A resolution bringing higher measures of protection to faculty members was defeated Tuesday by the University Faculty Senate.
The Faculty Senate removed itself from a national debate circling the termination of former Virginia Tech Professor Steven Salaita’s hiring at the University of Illinois at Urbana-Champaign.
Salaita was slated to take a position at UIUC this year, but he was informed at the last minute by UIUC Chancellor Phyllis Wise he would not be employed by the University because of his anti-Semitic and anti-Zionist posts to Twitter.
Faculty Senate debated a resolution designed, at first, to protect professors from situations like that which cost Salaita his job.
Over the course of three months’ meetings, the Faculty Senate changed its stance, only for the resolution to be defeated in a split decision vote called for 20 minutes after the meeting was set to end.
The resolution stated the Faculty Senate expressed concern Wise did not consult the UIUC faculty before making her decision — the first version of the resolution stated Wise’s decision was an assault on academic freedom producing a “chilling effect on the ability of faculty members everywhere to speak openly on matters of public concern without losing their jobs.”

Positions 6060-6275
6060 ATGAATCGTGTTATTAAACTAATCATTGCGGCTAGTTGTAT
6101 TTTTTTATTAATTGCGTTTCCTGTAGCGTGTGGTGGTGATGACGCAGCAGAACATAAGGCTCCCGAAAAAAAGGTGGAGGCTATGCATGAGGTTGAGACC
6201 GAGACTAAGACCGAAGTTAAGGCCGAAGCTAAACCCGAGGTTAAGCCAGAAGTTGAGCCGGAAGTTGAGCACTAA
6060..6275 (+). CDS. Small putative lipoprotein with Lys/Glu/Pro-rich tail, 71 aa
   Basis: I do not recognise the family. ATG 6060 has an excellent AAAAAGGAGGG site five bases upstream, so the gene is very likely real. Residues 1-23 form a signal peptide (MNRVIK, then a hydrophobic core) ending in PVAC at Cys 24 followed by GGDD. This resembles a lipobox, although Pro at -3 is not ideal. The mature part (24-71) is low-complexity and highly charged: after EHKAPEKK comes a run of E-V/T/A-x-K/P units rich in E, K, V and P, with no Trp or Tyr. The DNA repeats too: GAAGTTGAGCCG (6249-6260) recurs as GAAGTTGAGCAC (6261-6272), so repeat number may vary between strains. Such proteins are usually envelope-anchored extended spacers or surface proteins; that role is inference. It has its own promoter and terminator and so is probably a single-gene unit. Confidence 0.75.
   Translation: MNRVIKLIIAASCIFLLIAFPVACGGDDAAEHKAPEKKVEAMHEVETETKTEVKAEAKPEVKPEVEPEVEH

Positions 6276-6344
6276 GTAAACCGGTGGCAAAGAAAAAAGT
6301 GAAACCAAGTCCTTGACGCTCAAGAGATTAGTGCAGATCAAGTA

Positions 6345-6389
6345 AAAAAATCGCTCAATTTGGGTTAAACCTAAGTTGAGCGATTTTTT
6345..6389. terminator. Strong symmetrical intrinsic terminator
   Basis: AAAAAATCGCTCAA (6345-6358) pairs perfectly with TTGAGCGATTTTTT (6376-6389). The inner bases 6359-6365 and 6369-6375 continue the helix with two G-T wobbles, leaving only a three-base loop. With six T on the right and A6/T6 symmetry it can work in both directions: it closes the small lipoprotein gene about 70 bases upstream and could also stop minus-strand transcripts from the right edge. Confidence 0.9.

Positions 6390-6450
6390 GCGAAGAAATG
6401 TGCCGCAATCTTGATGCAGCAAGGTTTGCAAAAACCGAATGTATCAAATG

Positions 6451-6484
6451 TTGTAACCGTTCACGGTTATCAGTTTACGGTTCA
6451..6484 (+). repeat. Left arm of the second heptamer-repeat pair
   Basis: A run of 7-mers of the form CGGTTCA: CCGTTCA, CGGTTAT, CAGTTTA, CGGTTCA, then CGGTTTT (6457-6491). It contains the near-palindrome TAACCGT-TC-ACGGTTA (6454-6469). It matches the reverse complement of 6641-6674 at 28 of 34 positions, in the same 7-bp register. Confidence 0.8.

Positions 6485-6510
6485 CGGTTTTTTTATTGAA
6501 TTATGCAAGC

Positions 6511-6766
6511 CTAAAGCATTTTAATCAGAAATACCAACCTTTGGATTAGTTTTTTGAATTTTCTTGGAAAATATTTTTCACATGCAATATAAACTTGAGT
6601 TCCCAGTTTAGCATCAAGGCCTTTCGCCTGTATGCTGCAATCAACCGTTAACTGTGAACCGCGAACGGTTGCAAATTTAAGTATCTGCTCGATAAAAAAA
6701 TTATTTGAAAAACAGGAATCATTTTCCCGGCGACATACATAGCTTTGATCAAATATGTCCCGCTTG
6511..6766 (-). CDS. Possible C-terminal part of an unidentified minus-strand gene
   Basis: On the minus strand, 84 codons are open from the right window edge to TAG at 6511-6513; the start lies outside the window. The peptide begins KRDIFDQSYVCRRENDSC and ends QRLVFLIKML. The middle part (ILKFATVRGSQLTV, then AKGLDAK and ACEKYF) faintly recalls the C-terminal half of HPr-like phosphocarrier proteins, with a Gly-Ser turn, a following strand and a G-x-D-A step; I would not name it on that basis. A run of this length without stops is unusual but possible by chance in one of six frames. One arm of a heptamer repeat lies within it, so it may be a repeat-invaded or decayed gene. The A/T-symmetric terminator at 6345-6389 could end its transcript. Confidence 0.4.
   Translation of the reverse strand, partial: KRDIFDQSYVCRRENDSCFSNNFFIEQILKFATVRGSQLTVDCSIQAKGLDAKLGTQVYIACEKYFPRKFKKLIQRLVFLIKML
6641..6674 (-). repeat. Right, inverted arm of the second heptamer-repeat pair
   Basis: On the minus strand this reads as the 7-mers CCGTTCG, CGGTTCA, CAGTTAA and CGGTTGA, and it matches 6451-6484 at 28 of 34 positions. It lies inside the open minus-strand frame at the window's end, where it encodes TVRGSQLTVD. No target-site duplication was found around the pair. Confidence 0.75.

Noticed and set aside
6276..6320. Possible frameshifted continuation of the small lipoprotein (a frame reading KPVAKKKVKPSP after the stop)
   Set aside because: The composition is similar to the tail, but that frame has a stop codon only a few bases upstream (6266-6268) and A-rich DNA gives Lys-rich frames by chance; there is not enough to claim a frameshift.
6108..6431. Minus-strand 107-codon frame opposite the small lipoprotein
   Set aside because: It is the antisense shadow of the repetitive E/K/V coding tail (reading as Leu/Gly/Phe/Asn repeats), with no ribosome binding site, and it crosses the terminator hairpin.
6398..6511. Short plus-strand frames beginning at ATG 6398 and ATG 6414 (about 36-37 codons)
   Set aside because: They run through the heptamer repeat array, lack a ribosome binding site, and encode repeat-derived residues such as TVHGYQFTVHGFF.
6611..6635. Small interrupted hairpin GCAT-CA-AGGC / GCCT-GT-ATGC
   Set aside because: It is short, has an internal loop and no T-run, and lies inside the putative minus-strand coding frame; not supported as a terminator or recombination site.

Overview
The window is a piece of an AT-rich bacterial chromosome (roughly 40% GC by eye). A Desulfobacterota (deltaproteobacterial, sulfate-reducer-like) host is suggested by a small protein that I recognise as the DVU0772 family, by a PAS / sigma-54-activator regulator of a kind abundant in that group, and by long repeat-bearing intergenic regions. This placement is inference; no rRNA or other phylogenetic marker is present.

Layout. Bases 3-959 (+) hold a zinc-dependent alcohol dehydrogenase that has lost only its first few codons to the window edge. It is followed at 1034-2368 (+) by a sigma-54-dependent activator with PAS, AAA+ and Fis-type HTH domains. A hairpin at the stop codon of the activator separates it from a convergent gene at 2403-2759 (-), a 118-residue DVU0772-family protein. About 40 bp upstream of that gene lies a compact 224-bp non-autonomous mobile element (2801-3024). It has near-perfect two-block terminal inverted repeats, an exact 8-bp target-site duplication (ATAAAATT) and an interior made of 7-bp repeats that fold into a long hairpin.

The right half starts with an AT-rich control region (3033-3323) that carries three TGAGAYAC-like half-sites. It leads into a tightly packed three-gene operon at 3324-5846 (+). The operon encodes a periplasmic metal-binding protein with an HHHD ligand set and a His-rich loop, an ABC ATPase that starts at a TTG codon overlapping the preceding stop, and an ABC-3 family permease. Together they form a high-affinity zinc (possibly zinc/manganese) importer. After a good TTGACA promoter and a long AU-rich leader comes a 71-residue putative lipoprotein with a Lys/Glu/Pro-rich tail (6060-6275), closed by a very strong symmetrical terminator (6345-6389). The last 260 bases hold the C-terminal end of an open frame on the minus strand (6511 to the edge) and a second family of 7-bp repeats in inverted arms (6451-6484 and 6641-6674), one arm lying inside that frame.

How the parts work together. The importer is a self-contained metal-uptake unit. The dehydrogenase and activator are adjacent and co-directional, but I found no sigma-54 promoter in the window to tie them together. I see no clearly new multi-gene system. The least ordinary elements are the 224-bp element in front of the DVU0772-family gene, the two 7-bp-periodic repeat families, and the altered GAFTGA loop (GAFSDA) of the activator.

According to the first resolution, the University’s Faculty Senate would have aligned itself with the Campus Faculty Association of UIUC, the American Association of University Professors and 60 professors at UIUC who have publicly called on Wise to reinstate Salaita’s employment in order to protect his academic freedom.
Prior to discussing academic freedom, the Faculty Senate started its meeting on a lighter note.
Chemistry Professor Randy Duran updated the senate on LSU Discover, a program to aimed institute undergraduate research as a part of the University’s quality enhancement plan — a requirement for reaffirmation of accreditation.
LSU Discover seeks to involve undergraduate students in research projects. Duran said the program has two new initiatives for its undergraduate researchers — one to provide students with opportunities for travel and the other to provide housing for international students involved in undergraduate research.
Another topic common among undergraduate students is academic accountability.
Student Advocacy and Accountability Director Matthew Gregory, Dean of Students K.C. White and Assistant Dean of Students Katie Barras gave a presentation to the Faculty Senate about student academic honesty policies and enforcement, discussing the methods faculty should use when reporting students for academic dishonesty.
Barras said the Student Advocacy and Accountability doesn’t use the same previous terms, preferring to say students are either responsible for not instead of labeling students as guilty or not guilty for an act, but they are still impactful.